Immuno-oncology drugs: key to the Cancer Moonshot?

Given their unique characteristics and efficacy gains, it might be expected that these new cancer treatments would be receiving higher rates of positive reimbursement decisions from health technology assessment (HTA) agencies. However analysis of influential authorities around the world shows this is not always the case.

Checkpoint inhibitor immuno-oncology (I-O) treatments, the new breed of immuno-oncology therapies, work radically differently from traditional cancer therapies and are demonstrating early efficacy gains, inspiring hope in many stakeholders, especially patients. I-O drugs enable the immune system to identify and attack foreign cells, halting the spread of cancer without destroying healthy cells like traditional therapies. It is theorised that this targeted response will enable the use of I-O therapies in almost all cancer types.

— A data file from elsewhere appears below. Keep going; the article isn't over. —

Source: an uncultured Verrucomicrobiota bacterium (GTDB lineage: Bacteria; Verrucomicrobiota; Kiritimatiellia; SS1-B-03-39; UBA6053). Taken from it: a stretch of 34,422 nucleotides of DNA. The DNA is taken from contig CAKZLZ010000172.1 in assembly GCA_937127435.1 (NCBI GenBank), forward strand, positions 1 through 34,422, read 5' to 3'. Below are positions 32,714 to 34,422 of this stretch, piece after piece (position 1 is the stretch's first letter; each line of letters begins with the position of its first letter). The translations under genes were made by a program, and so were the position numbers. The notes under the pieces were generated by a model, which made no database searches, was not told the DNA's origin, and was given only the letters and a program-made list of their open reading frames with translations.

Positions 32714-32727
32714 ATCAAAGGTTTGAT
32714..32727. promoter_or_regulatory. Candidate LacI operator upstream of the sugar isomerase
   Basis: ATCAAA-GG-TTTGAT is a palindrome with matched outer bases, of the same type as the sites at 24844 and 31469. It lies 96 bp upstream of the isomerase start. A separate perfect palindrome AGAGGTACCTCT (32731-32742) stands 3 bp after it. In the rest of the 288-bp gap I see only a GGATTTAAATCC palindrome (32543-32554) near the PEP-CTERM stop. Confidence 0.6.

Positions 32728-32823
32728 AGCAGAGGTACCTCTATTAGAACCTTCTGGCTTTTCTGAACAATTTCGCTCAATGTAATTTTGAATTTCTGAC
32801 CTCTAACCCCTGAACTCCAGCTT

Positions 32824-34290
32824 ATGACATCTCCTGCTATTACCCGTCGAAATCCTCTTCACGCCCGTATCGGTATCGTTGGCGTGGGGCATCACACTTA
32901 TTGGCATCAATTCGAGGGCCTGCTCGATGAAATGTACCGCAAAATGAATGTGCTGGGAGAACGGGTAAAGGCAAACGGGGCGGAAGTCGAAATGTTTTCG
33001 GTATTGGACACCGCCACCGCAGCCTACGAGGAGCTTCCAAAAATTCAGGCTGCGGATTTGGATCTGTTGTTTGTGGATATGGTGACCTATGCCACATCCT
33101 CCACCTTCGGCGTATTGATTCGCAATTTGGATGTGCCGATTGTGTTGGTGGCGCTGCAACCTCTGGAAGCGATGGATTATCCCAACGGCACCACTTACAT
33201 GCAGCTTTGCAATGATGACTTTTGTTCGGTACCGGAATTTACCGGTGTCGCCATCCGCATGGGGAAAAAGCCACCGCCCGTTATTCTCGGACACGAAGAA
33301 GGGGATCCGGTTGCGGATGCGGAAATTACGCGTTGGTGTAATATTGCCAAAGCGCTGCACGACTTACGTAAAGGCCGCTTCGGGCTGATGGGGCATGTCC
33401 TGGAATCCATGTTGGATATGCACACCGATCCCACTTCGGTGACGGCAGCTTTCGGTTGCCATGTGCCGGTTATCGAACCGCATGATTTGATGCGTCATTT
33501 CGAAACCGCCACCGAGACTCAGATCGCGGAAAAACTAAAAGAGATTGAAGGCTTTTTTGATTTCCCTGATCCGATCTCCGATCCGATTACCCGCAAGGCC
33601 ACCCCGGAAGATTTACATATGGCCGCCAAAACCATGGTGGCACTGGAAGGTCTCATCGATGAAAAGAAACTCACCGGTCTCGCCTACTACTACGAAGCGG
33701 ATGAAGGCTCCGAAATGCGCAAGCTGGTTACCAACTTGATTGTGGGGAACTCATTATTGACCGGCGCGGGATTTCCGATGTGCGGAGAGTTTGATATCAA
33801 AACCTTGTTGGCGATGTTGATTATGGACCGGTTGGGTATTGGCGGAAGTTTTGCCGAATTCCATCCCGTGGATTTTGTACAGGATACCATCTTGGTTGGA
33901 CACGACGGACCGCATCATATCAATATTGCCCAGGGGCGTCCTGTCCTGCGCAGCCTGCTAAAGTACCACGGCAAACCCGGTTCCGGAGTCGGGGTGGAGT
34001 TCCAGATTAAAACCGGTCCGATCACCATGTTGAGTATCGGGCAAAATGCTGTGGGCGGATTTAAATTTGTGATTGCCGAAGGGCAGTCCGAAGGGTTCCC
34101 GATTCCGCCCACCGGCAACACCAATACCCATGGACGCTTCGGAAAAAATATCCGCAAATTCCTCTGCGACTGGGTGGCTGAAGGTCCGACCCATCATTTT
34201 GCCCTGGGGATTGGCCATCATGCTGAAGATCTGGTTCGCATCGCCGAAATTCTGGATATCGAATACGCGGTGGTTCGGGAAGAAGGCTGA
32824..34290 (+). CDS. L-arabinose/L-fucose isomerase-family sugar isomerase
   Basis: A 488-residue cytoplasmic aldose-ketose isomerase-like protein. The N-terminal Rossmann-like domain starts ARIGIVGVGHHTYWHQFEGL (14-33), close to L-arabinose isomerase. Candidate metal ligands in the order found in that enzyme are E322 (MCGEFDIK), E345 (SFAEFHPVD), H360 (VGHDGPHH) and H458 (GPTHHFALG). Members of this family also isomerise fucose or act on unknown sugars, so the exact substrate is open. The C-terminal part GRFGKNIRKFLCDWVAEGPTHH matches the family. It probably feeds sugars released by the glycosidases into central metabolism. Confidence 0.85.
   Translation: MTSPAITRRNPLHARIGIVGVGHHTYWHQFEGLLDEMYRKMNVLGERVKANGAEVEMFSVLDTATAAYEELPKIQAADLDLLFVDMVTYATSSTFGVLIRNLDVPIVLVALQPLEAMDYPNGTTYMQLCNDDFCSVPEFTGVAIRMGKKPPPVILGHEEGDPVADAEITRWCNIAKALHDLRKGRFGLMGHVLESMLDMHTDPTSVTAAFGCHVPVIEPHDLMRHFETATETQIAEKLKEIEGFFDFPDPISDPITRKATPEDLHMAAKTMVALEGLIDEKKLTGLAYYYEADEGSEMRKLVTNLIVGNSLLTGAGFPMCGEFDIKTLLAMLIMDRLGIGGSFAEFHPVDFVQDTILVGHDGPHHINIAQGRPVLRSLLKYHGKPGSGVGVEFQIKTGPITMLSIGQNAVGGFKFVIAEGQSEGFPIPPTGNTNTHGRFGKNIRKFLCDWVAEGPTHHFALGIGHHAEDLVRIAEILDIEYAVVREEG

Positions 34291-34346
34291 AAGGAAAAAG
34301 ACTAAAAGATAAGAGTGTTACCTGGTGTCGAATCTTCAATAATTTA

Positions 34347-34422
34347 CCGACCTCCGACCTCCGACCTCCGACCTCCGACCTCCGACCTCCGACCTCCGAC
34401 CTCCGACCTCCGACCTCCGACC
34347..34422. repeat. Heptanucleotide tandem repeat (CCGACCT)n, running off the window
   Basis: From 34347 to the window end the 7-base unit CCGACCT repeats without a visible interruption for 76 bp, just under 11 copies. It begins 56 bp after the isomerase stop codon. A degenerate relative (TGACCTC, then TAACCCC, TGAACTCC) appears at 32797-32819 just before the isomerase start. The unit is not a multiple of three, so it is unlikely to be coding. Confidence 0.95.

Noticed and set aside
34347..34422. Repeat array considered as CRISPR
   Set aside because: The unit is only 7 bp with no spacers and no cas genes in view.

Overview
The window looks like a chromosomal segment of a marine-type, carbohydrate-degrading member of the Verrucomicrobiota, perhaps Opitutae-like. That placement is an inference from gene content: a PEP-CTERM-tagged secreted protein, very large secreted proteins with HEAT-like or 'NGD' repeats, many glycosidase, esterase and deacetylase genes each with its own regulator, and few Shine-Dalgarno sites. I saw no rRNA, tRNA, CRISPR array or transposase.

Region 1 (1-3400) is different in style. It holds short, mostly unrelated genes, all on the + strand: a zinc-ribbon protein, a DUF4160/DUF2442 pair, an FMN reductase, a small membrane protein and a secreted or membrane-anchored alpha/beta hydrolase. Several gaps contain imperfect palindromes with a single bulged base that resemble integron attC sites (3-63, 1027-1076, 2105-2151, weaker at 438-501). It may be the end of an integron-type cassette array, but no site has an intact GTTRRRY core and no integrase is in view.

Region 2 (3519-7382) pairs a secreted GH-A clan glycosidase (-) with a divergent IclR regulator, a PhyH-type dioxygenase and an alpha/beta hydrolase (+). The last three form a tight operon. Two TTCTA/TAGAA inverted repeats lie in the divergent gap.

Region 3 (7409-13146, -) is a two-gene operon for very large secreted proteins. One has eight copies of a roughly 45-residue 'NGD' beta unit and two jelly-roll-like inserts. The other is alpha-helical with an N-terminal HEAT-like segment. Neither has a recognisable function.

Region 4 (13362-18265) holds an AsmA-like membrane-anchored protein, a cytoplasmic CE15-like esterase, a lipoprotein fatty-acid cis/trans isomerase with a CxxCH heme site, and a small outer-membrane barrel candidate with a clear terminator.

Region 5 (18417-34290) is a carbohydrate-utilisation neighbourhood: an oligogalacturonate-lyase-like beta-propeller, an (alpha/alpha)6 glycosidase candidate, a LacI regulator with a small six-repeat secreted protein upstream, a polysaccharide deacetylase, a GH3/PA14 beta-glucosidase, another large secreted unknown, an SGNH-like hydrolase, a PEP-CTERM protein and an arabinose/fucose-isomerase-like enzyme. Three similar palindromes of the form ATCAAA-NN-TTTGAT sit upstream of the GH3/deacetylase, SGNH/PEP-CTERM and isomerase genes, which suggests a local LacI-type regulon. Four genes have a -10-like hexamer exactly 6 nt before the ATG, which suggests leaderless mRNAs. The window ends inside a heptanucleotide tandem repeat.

Currently, four checkpoint inhibitors * (Yervoy (ipilimumab), Keytruda (pembrolizumab), Opdivo (nivolumab) and Tecentriq (atezolizumab)) have gained US Food and Drug Administration (FDA) approval for the treatment of a wide range of cancers. Opdivo alone has regulatory approval to treat six tumour types: melanoma, Hodgkin’s lymphoma, non-small cell lung cancer (NSCLC), kidney cancer, bladder cancer, and head and neck cancer.

However, despite the interest and excitement, I-O drugs have had mixed results in gaining market access globally.

In the current edition of Deep Dive: Oncology, Ashley Jaksa assesses the global challenges inhibiting market access. Read the full article here.

* Note: Due to editorial deadlines, the analysis for this article was conducted on 21 March 2017. Therefore any approvals of drugs after that date are not included. Deep Dive: Oncology was published at the beginning of May 2017.

Read Deep Dive: Oncology here.

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